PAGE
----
Probably the most famous rendition of Shaw's 1912 play is the 1964 movie My Fair Lady, starring Audrey Hepburn, Rex Harison, and the late Stanley Holloway as Alfred Doolittle. There was also a 1938 movie version called Pygmalion.

Although a musical and more lighthearted than the play, My Fair Lady still delivers the message. Holloway's Doolittle has humour, grace, dignity, and eloquence.

This scene from My Fair Lady shows Doolittle's attitudes towards work, drink, marriage, and helping one's neighbour.

I was reminded of Doolittle while reading a blog post (on ARTS and ARCHITECTURE, mainly) about the Fabian society and the stained glass window designed by GBS to commemorate it.


Owen Gray said...

Our second son is completing his Master's thesis on Shaw's "The Devil's Disciple."

A Shaw play turns everything on its head -- and allows you to see things as they are, free from the strictures of "middle class morality."

ChrisJ said...

Wonderful about your son. Every day that I teach literature, I feel both blessed and guilty for having so much fun.

You're so right about Shaw.

askcherlock said...

My Fair Lady is certainly a classic film. I still use the line, "Wouldn't it be loverly!" My mum-in-law was a very proper British lady who also enjoyed the film. Thanks for the great memories.

ChrisJ said...

Thanks Askcherlock. Yes, great memories. I teach the Shaw play, so can see certain of the movie's scenes regularly.

Hels said...

My grandparents and parents held the Fabian Society to be the pinacle of peaceful and moral social change. As an adult I still believe it, although these days you don't hear very much about them.

Recently in right wing American blogs, along side images of Obama in full mufti, I have started seeing The Fabian Society standing for Nazism, Communism and Islamic terrorism (sic), all at the same time.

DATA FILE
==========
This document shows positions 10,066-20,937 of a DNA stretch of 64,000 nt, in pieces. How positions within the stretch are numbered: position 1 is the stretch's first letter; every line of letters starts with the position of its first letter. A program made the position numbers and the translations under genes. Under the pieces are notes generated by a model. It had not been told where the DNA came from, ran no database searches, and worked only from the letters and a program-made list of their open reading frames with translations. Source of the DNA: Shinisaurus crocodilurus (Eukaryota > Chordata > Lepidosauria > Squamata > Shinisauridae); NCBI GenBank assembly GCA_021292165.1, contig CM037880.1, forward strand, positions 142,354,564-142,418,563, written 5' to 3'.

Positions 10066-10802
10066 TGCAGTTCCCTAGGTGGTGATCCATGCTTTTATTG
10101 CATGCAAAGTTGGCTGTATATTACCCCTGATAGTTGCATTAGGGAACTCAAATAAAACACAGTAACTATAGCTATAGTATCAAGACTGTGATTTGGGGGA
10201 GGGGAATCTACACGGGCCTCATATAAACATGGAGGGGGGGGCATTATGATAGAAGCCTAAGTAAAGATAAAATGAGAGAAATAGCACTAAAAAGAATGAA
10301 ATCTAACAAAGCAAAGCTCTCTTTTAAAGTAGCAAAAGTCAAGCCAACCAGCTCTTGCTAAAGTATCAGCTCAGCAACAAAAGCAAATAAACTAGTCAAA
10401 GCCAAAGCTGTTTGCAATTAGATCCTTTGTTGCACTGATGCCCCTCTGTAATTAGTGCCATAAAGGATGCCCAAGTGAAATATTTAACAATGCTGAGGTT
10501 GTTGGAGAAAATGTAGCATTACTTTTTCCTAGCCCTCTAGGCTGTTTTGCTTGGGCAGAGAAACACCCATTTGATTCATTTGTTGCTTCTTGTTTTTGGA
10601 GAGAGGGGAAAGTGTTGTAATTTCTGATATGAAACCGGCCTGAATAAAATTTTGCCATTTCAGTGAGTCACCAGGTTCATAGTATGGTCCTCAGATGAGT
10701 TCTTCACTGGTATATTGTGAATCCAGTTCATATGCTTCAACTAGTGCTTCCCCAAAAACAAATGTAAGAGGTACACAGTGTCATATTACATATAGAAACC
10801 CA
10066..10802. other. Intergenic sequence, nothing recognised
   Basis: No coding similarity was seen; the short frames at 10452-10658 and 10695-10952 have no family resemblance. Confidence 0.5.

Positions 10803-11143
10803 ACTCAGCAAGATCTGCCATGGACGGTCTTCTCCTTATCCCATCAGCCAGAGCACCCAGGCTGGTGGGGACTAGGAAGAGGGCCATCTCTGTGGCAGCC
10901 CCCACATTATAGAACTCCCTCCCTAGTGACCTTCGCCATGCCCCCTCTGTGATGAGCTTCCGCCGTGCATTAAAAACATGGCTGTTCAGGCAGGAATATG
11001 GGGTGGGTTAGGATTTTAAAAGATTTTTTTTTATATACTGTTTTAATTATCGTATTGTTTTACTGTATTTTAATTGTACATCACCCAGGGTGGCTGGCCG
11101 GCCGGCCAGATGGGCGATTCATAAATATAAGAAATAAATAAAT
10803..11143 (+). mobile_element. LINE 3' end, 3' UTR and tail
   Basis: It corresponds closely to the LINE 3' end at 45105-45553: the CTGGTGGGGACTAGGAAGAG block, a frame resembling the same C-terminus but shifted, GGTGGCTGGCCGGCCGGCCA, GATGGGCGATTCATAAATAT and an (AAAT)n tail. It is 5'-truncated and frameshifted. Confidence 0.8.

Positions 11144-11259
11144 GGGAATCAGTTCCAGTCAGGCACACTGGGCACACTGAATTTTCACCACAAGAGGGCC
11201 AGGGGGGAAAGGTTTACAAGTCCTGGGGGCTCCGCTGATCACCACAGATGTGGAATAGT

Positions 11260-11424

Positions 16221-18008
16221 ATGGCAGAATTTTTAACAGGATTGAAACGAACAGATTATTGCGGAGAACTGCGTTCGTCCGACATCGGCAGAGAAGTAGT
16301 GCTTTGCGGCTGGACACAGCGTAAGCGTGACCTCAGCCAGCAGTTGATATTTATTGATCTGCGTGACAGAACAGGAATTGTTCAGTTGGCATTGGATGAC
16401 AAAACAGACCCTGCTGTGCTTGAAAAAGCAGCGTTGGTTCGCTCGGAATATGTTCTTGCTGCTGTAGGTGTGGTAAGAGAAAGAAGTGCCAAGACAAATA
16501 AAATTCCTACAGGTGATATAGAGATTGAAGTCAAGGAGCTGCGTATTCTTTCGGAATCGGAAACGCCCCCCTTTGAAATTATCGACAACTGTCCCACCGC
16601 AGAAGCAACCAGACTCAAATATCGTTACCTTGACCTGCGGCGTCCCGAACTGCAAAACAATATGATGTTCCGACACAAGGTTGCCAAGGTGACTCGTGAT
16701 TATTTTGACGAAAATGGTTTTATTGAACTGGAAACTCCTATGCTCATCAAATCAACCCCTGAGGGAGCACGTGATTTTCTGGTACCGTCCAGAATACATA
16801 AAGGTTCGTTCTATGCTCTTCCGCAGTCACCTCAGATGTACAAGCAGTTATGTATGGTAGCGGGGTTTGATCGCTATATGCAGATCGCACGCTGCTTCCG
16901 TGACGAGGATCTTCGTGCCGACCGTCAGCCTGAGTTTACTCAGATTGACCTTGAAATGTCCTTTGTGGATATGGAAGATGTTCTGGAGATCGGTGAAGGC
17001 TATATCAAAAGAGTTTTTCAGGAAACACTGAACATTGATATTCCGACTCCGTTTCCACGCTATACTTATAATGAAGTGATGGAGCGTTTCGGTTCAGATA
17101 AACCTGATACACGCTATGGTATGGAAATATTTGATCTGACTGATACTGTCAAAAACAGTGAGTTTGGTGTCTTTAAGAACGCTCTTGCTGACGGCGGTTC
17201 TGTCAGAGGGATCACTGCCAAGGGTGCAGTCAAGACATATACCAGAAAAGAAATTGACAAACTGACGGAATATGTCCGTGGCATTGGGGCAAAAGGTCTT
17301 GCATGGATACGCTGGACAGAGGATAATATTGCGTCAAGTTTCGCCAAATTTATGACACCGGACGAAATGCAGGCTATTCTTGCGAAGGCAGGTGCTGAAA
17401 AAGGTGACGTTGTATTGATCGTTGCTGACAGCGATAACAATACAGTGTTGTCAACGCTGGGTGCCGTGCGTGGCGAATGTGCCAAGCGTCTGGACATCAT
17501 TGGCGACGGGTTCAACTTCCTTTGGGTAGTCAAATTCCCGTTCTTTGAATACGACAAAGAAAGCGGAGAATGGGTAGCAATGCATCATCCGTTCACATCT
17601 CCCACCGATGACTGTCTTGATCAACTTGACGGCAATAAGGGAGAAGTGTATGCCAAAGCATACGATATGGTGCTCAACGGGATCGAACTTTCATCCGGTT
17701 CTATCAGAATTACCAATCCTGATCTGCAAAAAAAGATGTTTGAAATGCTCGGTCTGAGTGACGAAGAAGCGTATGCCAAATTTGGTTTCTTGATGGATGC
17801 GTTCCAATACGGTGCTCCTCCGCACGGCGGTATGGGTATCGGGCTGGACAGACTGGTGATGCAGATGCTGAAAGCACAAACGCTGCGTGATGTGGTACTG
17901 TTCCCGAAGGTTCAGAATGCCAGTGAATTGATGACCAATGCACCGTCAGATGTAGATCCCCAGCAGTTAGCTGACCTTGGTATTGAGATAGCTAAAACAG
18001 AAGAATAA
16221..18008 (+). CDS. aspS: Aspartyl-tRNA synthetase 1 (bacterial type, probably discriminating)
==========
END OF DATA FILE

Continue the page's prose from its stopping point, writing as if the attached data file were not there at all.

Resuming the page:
An example, from The Right Guy Show. "If you haven't heard it, the vote for Obamacare with probably be this Saturday....I really wish I could speak my mind, but unfortunately, the Secret Service would be at my door in minutes. All I can say is that these fabian socialist cowards have sold us down the river. I can only imagine that they believe that once they do their dastardly deed, it won't matter if they lose their jobs or not."

And a British blog called Dawkinswatch. "Fabian society are Communist Utopians in the school of Francis Bacon but they only differ with him because with the Marxist in terms of tactics, the believe in gradualism rather than a Bolsheviks or French Revoltion style carnage. But they can hire a Richard Dawkins and Christopher Hitchens as psychopoliticians to try to destroy Christianity, then they can ushher in a New Age. Let us remember that Fabian Socity a prationers in Necromancy, they work with another malovelent organisation called the Institute of Psychic Research, co-founded by an Archbishop of Canterbury, yes Church if England are practising Christianity only".

Lunatic fringe blogs, to be sure, but I bet Shaw and the Webbs would have been surprised.

ChrisJ said...

Thank you, Hels, especially for a new blog to watch for sheer nuttiness; the Dawkinswatch sounds so over the top. It's scary that it's real.